Islamabad: Intense clashes broke out between forces and protesters in South Kashmirs Islamabad district after Friday prayers.
People were marching towards Lal Chowk Islamabad, on the protest call given by Separatist camp over the separate townships, new industrial policy and Sainik Colonies.
Soon after the Friday prayers people started marching from Historical Hanafia Masjid and other adjoining mosques towards Lalchowk shouting pro freedom, anti-India and Election Boycott slogans.
As they headed towards Lalchowk, a large posse of police and paramilitary forces stopped them near Reshi Bazar. This led to massive stone pelting, said an eyewitness.
Forces resorted to baton charge and heavy teargas shelling and foiled the march.
Reports said that at least four people received injuries while one of them sustained pellet injuries who was shifted to Srinagars SMHS hospital.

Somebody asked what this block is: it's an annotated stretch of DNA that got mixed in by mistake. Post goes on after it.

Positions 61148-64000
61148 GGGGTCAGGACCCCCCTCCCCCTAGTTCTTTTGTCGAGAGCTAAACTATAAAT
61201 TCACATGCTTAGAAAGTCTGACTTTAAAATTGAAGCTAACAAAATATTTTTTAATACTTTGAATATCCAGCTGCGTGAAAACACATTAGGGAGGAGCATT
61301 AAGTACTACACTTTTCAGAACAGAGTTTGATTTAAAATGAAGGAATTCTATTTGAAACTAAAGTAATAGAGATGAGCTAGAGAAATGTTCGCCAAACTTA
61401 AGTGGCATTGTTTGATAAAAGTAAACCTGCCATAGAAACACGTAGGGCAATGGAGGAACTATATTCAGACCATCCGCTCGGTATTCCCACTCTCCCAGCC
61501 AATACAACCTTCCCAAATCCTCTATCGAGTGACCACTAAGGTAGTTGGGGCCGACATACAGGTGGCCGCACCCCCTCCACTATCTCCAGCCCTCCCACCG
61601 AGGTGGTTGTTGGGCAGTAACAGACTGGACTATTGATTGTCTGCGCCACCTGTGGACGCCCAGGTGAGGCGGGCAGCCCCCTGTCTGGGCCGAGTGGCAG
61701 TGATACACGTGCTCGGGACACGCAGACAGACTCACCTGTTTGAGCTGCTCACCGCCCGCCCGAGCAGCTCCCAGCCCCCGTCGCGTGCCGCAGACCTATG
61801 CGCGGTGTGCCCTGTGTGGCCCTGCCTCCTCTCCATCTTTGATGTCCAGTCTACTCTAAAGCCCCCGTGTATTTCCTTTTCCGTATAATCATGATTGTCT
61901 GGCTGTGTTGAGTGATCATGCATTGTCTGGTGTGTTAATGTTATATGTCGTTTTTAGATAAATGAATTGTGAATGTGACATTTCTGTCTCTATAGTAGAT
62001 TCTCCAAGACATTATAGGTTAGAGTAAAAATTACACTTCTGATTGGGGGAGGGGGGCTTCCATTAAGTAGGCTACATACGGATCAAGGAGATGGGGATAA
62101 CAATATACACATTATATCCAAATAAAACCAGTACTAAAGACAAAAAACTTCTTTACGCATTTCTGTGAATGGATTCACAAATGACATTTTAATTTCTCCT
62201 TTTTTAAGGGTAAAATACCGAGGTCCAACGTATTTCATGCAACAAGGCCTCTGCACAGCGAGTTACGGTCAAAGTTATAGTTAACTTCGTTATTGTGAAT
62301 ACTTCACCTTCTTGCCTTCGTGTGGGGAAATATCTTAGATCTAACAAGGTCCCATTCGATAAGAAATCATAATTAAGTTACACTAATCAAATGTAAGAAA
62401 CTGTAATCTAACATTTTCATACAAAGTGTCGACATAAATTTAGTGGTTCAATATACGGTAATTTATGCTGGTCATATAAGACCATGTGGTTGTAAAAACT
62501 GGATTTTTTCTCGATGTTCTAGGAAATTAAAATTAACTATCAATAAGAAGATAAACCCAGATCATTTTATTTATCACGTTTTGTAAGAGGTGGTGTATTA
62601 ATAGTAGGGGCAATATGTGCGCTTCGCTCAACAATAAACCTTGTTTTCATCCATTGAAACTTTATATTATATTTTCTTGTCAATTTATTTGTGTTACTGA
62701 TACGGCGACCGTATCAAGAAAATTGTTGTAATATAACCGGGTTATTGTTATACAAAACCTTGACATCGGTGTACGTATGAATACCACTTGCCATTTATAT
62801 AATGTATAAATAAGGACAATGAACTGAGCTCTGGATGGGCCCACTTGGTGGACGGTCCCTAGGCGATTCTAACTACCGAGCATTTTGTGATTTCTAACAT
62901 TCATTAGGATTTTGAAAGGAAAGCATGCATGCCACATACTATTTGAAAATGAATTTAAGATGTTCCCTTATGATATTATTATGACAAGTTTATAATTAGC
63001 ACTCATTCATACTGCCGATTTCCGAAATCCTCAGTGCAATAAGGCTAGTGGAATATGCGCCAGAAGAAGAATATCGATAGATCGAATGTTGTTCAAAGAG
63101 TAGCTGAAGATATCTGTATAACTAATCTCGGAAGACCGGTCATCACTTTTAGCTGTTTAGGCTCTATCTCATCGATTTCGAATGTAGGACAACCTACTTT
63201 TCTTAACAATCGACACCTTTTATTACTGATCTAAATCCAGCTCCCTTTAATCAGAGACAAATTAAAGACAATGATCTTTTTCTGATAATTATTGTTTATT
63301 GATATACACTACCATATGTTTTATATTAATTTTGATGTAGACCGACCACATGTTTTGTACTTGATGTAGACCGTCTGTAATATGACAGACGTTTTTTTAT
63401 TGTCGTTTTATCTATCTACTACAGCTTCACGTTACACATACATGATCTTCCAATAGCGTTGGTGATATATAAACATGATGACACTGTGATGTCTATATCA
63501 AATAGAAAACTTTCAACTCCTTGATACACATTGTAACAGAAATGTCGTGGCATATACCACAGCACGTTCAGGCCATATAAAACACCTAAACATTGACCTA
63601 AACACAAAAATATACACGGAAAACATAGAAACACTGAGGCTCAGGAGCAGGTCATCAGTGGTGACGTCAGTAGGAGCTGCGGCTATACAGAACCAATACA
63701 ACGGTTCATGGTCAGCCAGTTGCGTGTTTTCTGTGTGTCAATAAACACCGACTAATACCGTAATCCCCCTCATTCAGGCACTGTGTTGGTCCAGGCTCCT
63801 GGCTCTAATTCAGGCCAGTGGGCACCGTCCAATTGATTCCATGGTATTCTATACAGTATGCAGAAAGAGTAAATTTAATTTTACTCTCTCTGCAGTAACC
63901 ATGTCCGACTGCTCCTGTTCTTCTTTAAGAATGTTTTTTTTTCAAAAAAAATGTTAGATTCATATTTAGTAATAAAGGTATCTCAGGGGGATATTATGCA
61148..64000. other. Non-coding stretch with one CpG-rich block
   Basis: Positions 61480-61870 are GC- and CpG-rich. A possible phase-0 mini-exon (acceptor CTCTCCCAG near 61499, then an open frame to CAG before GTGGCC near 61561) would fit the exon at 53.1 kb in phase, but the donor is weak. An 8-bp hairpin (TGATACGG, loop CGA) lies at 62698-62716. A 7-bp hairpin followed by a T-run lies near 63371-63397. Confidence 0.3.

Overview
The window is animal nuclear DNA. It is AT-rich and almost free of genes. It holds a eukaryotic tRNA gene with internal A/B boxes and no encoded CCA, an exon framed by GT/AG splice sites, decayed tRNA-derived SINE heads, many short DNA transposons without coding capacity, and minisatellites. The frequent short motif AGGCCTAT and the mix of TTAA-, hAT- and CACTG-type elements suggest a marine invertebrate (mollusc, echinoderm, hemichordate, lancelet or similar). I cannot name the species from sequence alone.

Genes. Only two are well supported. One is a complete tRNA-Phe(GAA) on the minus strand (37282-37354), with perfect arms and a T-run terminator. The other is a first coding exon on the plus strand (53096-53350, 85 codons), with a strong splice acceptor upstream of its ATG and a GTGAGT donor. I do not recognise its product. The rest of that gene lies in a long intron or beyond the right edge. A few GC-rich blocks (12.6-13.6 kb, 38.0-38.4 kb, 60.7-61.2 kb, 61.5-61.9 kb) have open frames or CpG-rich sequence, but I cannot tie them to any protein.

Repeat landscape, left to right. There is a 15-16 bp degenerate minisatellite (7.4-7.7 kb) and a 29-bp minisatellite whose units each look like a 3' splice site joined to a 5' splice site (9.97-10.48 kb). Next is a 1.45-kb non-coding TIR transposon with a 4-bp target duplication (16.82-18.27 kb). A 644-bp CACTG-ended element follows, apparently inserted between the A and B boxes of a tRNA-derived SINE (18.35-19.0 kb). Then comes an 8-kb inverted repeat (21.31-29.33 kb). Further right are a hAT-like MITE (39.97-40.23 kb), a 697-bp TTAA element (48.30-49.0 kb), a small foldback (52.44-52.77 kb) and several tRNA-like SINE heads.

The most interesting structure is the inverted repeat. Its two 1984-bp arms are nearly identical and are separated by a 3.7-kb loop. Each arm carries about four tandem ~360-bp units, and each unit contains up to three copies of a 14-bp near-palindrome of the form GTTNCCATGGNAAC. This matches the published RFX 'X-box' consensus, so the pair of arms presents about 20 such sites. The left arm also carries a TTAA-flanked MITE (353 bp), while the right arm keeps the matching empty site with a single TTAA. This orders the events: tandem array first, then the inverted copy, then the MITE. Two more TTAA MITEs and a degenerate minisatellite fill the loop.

Later clashes also broke in Malakhnag, Reshi Bazar, Mattan Chowk, Sherbagh, and other parts of Islamabad town and the condition remained tense till evening.
Meanwhile speaking in a local Majid before Friday prayers, JKLF leaders including Noor Mohammad Kalwal, Molvi Gulzar and Sheikh Rashid asked people to refrain from voting in the coming By-Polls of Islamabad and observe complete boycott of the poll process.
JKLF chairperson Yasin Malik was earlier in the day arrested at Pampore while he was on way to Islamabad. He was scheduled to hold an election boycott rally in the town.
Meanwhile, in Kulgam, at least two youth sustained injuries after CRPF confronted youth who pelted stones at their camp, by teargas shelling and aerial firing.
Protest rallies were also held in the other parts of south Kashmir against the Sainik colony and separate townships for Kashmiri Pandits.
Be Part of Quality Journalism
Quality journalism takes a lot of time, money and hard work to produce and despite all the hardships we still do it. Our reporters and editors are working overtime in Kashmir and beyond to cover what you care about, break big stories, and expose injustices that can change lives. Today more people are reading Kashmir Observer than ever, but only a handful are paying while advertising revenues are falling fast.